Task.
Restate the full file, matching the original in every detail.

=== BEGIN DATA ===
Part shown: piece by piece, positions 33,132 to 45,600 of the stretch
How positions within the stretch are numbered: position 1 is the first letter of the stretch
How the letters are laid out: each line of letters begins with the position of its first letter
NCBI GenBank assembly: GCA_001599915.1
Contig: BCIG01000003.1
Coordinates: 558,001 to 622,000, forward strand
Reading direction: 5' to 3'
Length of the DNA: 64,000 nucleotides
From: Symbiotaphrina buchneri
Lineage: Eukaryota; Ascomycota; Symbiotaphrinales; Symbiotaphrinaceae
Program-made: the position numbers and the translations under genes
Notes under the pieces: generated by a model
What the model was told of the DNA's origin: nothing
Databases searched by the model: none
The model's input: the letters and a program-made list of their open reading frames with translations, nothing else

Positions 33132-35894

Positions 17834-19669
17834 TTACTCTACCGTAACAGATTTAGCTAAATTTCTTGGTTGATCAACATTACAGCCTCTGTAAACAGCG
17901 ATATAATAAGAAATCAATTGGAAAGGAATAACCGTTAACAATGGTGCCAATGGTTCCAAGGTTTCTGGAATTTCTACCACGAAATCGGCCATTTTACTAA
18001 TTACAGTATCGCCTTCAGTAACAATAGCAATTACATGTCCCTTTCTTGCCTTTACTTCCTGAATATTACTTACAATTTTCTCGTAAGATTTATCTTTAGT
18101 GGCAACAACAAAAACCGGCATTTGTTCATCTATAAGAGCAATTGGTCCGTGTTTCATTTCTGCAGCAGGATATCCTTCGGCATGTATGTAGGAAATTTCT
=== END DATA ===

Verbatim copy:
Part shown: piece by piece, positions 33,132 to 45,600 of the stretch
How positions within the stretch are numbered: position 1 is the first letter of the stretch
How the letters are laid out: each line of letters begins with the position of its first letter
NCBI GenBank assembly: GCA_001599915.1
Contig: BCIG01000003.1
Coordinates: 558,001 to 622,000, forward strand
Reading direction: 5' to 3'
Length of the DNA: 64,000 nucleotides
From: Symbiotaphrina buchneri
Lineage: Eukaryota; Ascomycota; Symbiotaphrinales; Symbiotaphrinaceae
Program-made: the position numbers and the translations under genes
Notes under the pieces: generated by a model
What the model was told of the DNA's origin: nothing
Databases searched by the model: none
The model's input: the letters and a program-made list of their open reading frames with translations, nothing else

Positions 33132-35894

Positions 17834-19669
17834 TTACTCTACCGTAACAGATTTAGCTAAATTTCTTGGTTGATCAACATTACAGCCTCTGTAAACAGCG
17901 ATATAATAAGAAATCAATTGGAAAGGAATAACCGTTAACAATGGTGCCAATGGTTCCAAGGTTTCTGGAATTTCTACCACGAAATCGGCCATTTTACTAA
18001 TTACAGTATCGCCTTCAGTAACAATAGCAATTACATGTCCCTTTCTTGCCTTTACTTCCTGAATATTACTTACAATTTTCTCGTAAGATTTATCTTTAGT
18101 GGCAACAACAAAAACCGGCATTTGTTCATCTATAAGAGCAATTGGTCCGTGTTTCATTTCTGCAGCAGGATATCCTTCGGCATGTATGTAGGAAATTTCT